We now aim to investigate the stability of these orbits. To this end, we consider the behaviour of perturbations in different directions. Unbounded growth of a perturbation is a signature of instability. A suitable framework to study stabilities is the world-line deviation equations developed in [38]. However, in this case the momentum and velocity four-vectors are co-linear and the equations of motion reduce to the geodesic equation. In fact for maximally symmetric space-times we have


where is constant. Inserting this into Eq. (1) returns

On the other hand by combining the above relation with Eq. (8) and making use of Eq. (3) we arrive at the previously mentioned result . Thus

i.e. particles move along geodesics and their momentum and spin are parallel. Hence we can deploy the well-known geodesic deviation equation instead of the world-line deviation equations. It reads


where is the deviation between adjacent trajectories . Applying this equation to the above circular orbits results in



By integrating the first, the third, and the last equation in the above system of equations we obtain


in which are constants. The second equation above shows that the circular orbits considered here are stable against normal (i.e., in the -direction) perturbations. To see the effect of radial perturbations, we first insert the values of into the expression for to get . We then insert this back into Eq. (30) and solve it for with the aid of Eqs. (33) and (34) to obtain


in which are constants. This leads us to the conclusion that the orbits are stable against radial perturbations.

4 Motion in other Schwarzschild-like space-times

Relaxing the simplifying assumption of the previous section, we now seek general solutions to Eqs. (21)-(24). In general these equations admit two sets of solutions which, roughly speaking, correspond to two senses of rotation with respect to a given spin direction. Labelling the solutions by and respectively, we have



An interesting property of these solutions is that under the absolute values of and change in general. This is due to the spin-dependent character of the force exerted on the particles. Also note that the and solutions do not represent physically distinct situations. This can be easily seen from the above expressions in which interchanges and solutions (up to an overall minus sign). In fact only two of the four possible situations are independent because there is no preferred up or down direction in a spherically symmetric space.

To get more physical insight into the nature of the above solutions we consider the case of Schwarzschild space-time. The functions are depicted in Fig. 1 in which the range of is chosen as to conform with the requirement and the range of is taken as since for , becomes imaginary, i.e. there is no circular orbit for this range. The case needs special care and is discussed later.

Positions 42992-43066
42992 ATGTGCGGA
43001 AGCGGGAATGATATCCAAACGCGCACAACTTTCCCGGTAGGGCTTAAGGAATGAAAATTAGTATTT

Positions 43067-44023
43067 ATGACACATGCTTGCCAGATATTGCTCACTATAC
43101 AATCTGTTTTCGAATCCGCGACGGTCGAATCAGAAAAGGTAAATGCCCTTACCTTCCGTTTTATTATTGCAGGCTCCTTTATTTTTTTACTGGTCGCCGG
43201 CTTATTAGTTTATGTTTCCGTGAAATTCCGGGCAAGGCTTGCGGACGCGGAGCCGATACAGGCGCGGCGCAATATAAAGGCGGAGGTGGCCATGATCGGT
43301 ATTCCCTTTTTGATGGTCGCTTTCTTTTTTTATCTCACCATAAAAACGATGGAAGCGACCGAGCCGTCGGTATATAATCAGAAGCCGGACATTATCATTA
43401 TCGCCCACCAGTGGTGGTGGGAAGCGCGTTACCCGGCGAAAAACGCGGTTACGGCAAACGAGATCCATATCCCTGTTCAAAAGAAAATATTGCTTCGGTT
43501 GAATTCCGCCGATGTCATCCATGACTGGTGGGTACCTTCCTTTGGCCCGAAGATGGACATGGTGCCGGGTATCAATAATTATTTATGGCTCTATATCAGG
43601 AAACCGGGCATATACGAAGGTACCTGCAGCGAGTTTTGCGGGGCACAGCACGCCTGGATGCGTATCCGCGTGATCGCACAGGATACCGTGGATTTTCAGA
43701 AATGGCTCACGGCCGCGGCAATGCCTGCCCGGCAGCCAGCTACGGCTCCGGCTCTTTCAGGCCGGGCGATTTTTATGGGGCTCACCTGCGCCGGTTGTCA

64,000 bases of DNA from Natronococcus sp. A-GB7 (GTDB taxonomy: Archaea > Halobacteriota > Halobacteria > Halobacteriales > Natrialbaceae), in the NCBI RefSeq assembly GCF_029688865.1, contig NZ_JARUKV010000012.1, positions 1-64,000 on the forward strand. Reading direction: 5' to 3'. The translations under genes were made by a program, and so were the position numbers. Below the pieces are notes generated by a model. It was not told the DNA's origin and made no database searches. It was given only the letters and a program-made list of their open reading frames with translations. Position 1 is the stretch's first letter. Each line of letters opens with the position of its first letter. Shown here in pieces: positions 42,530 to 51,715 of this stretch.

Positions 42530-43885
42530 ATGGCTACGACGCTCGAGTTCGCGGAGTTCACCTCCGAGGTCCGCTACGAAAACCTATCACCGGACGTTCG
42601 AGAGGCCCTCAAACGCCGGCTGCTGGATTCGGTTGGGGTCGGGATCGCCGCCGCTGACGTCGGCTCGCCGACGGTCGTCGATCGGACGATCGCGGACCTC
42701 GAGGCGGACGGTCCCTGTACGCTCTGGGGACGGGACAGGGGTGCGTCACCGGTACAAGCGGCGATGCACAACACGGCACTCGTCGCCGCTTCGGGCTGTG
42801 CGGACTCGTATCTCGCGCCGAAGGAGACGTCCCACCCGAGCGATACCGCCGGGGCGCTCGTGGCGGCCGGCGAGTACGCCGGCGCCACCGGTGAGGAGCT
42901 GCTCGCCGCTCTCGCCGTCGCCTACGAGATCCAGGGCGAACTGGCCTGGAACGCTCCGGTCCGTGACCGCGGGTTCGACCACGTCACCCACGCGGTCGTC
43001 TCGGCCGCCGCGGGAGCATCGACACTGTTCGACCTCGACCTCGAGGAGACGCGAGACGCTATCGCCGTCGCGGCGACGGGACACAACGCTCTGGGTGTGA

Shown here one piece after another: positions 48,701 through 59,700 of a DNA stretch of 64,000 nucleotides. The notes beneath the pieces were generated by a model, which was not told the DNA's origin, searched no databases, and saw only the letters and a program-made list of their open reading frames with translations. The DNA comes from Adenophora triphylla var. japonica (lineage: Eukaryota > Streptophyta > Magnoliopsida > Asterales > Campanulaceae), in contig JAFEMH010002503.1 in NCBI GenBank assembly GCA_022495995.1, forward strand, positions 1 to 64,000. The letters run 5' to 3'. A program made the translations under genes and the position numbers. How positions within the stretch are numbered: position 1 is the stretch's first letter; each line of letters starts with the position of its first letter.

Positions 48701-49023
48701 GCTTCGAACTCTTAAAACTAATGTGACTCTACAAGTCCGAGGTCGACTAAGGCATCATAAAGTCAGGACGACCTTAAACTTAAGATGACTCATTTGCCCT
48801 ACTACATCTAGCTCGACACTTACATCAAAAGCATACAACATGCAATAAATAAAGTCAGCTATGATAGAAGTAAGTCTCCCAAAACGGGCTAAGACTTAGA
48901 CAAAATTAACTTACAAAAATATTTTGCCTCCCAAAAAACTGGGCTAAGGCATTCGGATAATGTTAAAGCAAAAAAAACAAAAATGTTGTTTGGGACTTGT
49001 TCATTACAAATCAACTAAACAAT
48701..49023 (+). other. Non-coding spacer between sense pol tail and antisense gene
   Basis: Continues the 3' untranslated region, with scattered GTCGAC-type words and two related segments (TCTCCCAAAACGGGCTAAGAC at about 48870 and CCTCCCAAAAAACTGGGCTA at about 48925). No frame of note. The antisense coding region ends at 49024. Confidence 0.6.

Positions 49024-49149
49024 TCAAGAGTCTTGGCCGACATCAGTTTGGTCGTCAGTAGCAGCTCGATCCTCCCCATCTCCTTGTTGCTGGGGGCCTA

Figure 1: The angular velocity of particles (left) and (right) in terms of and .

The asymmetry is obvious in these graphs. They also show that for large values of the two solutions coincides. To ease comparison, the absolute value of is depicted in Fig. 2. It coincides with the left-hand side plot in Fig. 1 upon taking .

Figure 2: The function in terms of and .

We have also depicted the functions in Fig. 3. It shows that for larger values of the difference between and diminishes. This is because a larger results in a value of closer to unity and hence a smaller curvature which in turn results in a smaller spin-curvature coupling.

Figure 3: The non-co-linearity (left) and (right) in terms of and .

To investigate the special case of mentioned earlier, we first consider the case of a particle without spin. For , Eq. (24) is satisfied identically, and the remaining Eqs. (21)-(23) result in


which for the Schwarzschild space-time implies . When , Eqs. (21)-(24) do admit a solution given by


where and in Eqs. (42) and (44) are chosen according to the sign of .

Two further remarks are in order. First, an ansatz corresponding to particles moving on circular orbits with the spin vector making an arbitrary angle with the plane of the orbit, say , is not in general compatible with the equations of motion. Second, since the Schwarzschild-like space-times are spherically symmetric there is no preferred equatorial plane and hence similar circular orbits on other planes are also allowed.

5 Stability of orbits

In general, orbits of spinning particles are not geodesics of the background they are moving in and we can not use the geodesic deviation equation. In this work we use the world-line deviation equations [38]


where and . The dimensions of various quantities used in these equations are shown in Table 1.

Table 1: The dimensions of various quantities used in world-line deviation equations. Here abbreviates length, , and